The Cul De Sac : A Suburban Icon
The word ‘cul-de-sac’ began as an old French hunting term. It translates, literally, as ‘bottom of the bag’ – where snared rabbits were shoved, face down, to keep in the dark and restrict their motion.
Monkston’s street layout, though attractive in plan and on paper, feels confusing, unwelcoming and suffocating on the ground. Four streets lead out of the neighbourhood to connect with the main grid roads and two further streets connect with neighbouring grid squares via an underpass, the remainder are dead ends and cul de sacs.
Is the literal translation dangerously close to the reality?
The modern cul-de-sac was invented about a century ago in England, and was adopted by the United States in 1928. Essentially they are designed to bar traffic and give residents a secluded public space. The strategy does create safe, quiet neighbourhoods but also lengthens the journey to anywhere else which has given urbanists, planners and environmentalists cause to wage war on this suburban icon.
The case for…
Advocates say cul-de-sacs embody the idea of ‘defensible space’, now common in British planning and policing, which contends that crime is deterred when access is limited and residents own or take responsibility for the spaces around their homes. As for safety, they insist, cul-de-sacs win hands-down.
Criminals stay away, they say, because everyone can see the street from their homes, intruders are obvious and there’s just one escape route. A study that showed burglary rates soared when cycling and walking paths were punched through one British cul-de-sac to create connections. Another study found crime fell 26% after a ‘troubled’ district in Dayton, Ohio, was restructured to create cul-de-sacs.
Ultimately, most residents insist they are a great place to raise families. They’re quiet and friendly and kids can learn to ride a bike or play in the road. Their parents all know each other; visit while their kids play, watch each other’s homes and often socialise together.
The case against…
Environmentalists say they consume vast amounts of land – much higher densities can be achieved in traditional grid neighbourhoods of straight streets and right-angle intersections – and they create car-dependent zones where inhabitants can create four times as many greenhouse gas emissions as city dwellers.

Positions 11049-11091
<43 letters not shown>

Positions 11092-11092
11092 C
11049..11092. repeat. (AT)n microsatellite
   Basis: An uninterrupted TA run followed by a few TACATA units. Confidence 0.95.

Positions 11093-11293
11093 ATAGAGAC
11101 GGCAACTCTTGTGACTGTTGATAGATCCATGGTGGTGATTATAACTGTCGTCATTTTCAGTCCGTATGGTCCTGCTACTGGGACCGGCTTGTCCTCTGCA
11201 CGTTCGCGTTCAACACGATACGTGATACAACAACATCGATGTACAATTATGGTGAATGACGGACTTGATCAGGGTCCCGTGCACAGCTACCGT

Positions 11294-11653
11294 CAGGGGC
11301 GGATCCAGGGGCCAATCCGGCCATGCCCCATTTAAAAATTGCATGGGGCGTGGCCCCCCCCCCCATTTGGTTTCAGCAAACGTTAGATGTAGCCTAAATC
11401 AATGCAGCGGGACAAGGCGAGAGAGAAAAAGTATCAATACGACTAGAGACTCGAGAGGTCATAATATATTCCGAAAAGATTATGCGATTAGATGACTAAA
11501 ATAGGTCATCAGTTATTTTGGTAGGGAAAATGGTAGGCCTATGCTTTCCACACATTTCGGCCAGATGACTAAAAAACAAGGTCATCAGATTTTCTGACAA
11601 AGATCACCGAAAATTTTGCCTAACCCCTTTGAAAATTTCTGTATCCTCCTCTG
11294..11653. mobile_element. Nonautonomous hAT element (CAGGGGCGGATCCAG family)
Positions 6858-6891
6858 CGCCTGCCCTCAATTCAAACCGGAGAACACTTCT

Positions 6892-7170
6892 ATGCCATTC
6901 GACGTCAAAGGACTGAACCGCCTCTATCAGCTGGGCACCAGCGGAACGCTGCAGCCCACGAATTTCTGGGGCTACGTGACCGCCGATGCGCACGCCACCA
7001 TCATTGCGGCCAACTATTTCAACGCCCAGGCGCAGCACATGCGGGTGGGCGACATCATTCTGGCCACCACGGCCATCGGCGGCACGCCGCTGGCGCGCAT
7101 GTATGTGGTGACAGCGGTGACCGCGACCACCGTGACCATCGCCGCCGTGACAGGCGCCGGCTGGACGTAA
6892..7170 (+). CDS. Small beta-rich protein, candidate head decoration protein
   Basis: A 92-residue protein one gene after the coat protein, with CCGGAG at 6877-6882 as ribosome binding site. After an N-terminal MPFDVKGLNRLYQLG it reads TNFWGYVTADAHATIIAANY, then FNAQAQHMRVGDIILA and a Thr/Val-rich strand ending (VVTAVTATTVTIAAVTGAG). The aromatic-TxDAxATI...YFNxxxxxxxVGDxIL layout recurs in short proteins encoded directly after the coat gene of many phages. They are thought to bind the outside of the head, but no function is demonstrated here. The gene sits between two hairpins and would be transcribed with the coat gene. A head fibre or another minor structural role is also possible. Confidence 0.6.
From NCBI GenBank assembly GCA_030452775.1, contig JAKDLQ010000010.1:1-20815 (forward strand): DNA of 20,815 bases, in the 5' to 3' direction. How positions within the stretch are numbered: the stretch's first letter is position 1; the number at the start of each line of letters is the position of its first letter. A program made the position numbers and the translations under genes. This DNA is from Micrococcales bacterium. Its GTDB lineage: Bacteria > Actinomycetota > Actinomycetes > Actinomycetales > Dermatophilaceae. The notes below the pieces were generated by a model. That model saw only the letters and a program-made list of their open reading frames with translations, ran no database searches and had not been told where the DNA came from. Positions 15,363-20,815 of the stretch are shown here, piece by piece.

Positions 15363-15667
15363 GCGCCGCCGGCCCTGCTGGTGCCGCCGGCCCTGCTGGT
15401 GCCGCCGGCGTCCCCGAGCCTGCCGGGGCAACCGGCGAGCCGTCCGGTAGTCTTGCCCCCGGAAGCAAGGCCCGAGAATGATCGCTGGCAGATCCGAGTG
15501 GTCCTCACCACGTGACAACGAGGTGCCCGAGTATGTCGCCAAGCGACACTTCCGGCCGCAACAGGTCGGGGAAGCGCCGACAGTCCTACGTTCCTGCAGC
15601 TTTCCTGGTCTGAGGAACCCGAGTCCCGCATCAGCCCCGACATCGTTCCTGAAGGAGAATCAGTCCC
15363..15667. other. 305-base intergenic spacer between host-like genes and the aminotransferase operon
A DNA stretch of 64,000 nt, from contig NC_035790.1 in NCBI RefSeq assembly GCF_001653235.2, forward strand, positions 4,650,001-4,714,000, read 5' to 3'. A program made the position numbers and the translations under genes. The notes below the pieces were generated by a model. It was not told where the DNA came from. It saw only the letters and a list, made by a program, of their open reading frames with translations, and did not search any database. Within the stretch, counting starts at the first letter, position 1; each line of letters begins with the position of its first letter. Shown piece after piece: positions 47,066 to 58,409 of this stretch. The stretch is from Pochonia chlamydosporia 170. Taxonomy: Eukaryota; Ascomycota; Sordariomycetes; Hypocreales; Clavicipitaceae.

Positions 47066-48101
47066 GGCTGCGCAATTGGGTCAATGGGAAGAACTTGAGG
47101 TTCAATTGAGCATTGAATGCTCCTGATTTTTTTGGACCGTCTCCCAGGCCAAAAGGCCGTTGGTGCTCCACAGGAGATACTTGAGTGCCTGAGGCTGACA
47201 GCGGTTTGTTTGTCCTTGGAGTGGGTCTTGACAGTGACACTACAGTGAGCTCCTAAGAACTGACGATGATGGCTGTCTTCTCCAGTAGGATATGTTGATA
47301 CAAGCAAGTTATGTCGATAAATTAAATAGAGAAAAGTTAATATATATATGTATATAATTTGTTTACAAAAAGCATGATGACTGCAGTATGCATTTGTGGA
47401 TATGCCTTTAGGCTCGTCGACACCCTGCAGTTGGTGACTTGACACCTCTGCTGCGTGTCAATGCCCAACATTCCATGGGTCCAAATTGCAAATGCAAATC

Some argue that they cause obesity – one study found that, due to their dependence on cars, people on cul-de-sacs weigh nearly three kilograms more than those in other street layouts – and that they are not necessarily as safe as people think. One British study says the burglary rate is 30 per cent higher and some actually turn out to have some of the highest rates of traffic accidents involving young children, the main cause of death being backed over by a vehicle unseen by a family member.
Other detractors claim that they segregate communities and entire neighbourhoods – isolated and insular, they can promote an atmosphere of self-absorption and pettiness that turns its back on the wider world.
I think community cohesion has more to do with shared ownership and common interest than street patterns. I didn’t see any children playing in the streets and cul de sacs of Monkston, but then I didn’t see anyone doing anything much anywhere in public at all. Any resident activity was taking place behind closed doors in private homes and gardens.
As for walking, transit and efficient land use, those are all benefits of density, and have more to do with general suburban sprawl than any street pattern. Grids do tend to house more people per hectare, but the gap between them and cul-de-sacs needn’t be as big as it is.
Would cul-de-sacs be so popular if they weren’t so spacious and so private? Space and privacy are, after all, key factors of the suburban dream. Instead of denying people the dream, shouldn’t we instead try to find new ways of making it more possible?